On Being Mentored
We Americans hold fast to the myth of the self-made man, and when we give autobiography, we often steadfastly refuse to acknowledge how in so many cases we didn't pull ourselves up by the bootstraps. We were lifted up and pushed forward by others.
I am guilty of failing to acknowledge how indebted I am to my mentors. So I want to start setting the record straight while also sharing some of the lessons I've learned.
Dr. Wes Munsil studied at Caltech, Cambridge University, and University of Colorado. He was on the standards committee for the Pascal programming language, wrote code for the NASA's Voyager project, and has worked on a wide variety of projects, large and small. When I look at my current career trajectory, and even my life's trajectory, his influence is easy to see.
Here are a few of the lessons I've learned from him -- some taught with words, but most by example. <!--break-->
On Tolerance and Challenge
One of the most embarrassing aspects of having a mentors is that inevitably you will find yourself pontificating on something you think you know about to someone who actually knows it much better.
Looking back, I realize that Wes did a lot of smiling and nodding externally while internally he must have been eye-rolling. He was tolerant of my naiveté, and heard me out in many situations in which he could have abruptly corrected me.
But when I was done, he would often transform into Socrates and begin asking incisive questions. "If you say this, then wouldn't it also be the case that…" Many times, he would toss out questions for quite a while before I realized that I was being led by the nose out of my ignorance. It shouldn't hurt your feelings to be instructed by someone wiser, but Wes had a way of instructing that would keep even the thinnest of skins from being bruised by his correction.
Often, when I came to him with a project idea (us programmer sorts are always working on projects), his socratic inquiry would transform into a challenge: Sure, it could work that way, but would it be better this way? Such challenges required me to branch out, to learn new tools, techniques, and technologies. And those stretches in turn taught me how to challenge myself.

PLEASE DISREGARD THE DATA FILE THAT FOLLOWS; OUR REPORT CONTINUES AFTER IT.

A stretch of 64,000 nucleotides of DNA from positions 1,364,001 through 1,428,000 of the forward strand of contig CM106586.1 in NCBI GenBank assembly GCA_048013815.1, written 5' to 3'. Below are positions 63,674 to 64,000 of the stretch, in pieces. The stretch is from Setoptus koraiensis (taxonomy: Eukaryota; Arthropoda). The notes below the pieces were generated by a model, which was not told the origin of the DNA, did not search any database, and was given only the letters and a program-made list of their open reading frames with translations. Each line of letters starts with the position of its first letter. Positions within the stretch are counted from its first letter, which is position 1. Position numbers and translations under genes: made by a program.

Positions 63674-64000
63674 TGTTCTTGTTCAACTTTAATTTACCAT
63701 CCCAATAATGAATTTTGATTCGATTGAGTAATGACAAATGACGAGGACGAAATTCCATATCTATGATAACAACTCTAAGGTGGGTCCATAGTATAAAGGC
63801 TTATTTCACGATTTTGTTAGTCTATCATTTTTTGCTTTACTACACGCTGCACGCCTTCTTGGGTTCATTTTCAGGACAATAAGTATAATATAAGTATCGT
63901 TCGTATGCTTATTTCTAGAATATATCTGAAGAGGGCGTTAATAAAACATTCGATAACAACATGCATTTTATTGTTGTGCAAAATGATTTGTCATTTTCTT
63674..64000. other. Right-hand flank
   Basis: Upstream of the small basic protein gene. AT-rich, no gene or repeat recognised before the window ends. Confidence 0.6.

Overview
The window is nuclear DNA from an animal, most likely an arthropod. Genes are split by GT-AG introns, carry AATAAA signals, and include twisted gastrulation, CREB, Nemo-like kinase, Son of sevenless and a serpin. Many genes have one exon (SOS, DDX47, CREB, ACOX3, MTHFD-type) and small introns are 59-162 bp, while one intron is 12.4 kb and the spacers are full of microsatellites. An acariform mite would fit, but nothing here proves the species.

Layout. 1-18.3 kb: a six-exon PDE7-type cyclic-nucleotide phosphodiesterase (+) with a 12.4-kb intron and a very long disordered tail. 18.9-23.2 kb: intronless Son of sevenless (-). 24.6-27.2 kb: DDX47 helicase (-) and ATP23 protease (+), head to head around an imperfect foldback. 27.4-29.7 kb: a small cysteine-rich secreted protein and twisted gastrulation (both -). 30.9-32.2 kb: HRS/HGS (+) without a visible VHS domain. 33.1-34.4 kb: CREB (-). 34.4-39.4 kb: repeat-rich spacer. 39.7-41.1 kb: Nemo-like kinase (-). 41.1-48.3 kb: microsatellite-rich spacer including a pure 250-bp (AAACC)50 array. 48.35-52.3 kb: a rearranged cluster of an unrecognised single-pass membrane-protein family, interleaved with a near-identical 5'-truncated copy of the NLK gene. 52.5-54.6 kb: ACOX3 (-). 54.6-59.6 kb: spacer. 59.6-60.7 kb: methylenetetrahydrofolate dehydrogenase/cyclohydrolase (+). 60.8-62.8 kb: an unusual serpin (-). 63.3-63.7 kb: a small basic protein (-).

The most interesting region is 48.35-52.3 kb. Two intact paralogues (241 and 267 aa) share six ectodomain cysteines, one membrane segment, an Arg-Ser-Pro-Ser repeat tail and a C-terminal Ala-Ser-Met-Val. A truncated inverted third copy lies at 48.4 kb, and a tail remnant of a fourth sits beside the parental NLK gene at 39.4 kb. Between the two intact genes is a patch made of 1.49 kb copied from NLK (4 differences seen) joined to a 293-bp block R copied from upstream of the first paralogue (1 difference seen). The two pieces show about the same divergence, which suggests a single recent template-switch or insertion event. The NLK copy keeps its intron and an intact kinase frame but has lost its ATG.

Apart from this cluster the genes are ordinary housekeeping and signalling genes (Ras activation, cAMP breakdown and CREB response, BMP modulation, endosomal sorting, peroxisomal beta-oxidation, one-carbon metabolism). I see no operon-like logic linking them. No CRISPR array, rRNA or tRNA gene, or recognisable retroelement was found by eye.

Master the Craft
It is said that the sculptor Auguste Rodin would test young sculptors by asking them to sculpt a sphere. Spheres are unforgivingly precise, and to sculpt one well is to show mastery.
I know programmers who cannot work without a carefully tuned set of tools. In fact, at times I was heading in that direction myself. IDEs and debuggers can lead one down a dangerous path of becoming dependent upon tools instead of achieving master of the craft.
Don't get me wrong -- neither Wes nor I are opposed to these tools. But what I learned from a man who codes in VIM and often uses
The rule, as Wes explained, is not "never use these tools". Indeed, becoming dogmatic about your editor may be an equally egregious sin. Rather, the principle is that the good programmer should be able to work just as effectively in a text editor as in an IDE.
Debuggers, too, carry a similar moral. A program is a system of deductive logic. A skilled programmer should be able to make inferences about what code is doing without needing to step through the entire process and view every detail. Again, the rule isn't "Don't ever use a debugger." Wes is actually the one who taught me how to use a debugger. But they're for the really hard cases, the stumpers.
Education is Worth the Effort
Bill Gates didn't need a degree, why do I? When I met Wes, I didn't have a degree (I was still in high school). A few years later, I stopped college for a while, programming full time instead. I hadn't finished my undergrad.
He encouraged me to do what it takes to get my degree finished. That was a hard one. I was making plenty of money as a software developer, and my ego was inflated. Did I really need a piece of paper to prove that I knew what I was doing?
Degrees are, as Wes pointed out, an objective indicator of knowledge. Many jobs would be closed off to me without this "piece of paper." But moreover, he cited the sense of satisfaction that comes with proving to myself that I was up to the challenge. He lived this out: I watched him walk across the stage to be hooded for his PhD. Then I went back to school.
Wes has been a tremendous champion of education. Along with many others, he's ceaselessly encouraged me to keep pushing. In only a month, I too will walk across a stage to get my hood.
More than Work
Finally, Wes repeatedly exhibits his commitment to having a life beyond work. He's involved in the local arts community; he and his wife travel broadly; he sings, acts, and apparently is known to have occasionally danced. He reads voraciously, and loves a good detective novel.
My interests are different, but the principle is the same. After a visit to his house a decade ago, I realized that I had no hobbies, and was letting work fill in all the gaps. I now make a conscientious effort to resist this.
Being mentored is humbling, but it's a different kind of education: one that brings both wisdom and knowledge at the same time.
Updated: It was Voyager, not Endeavor.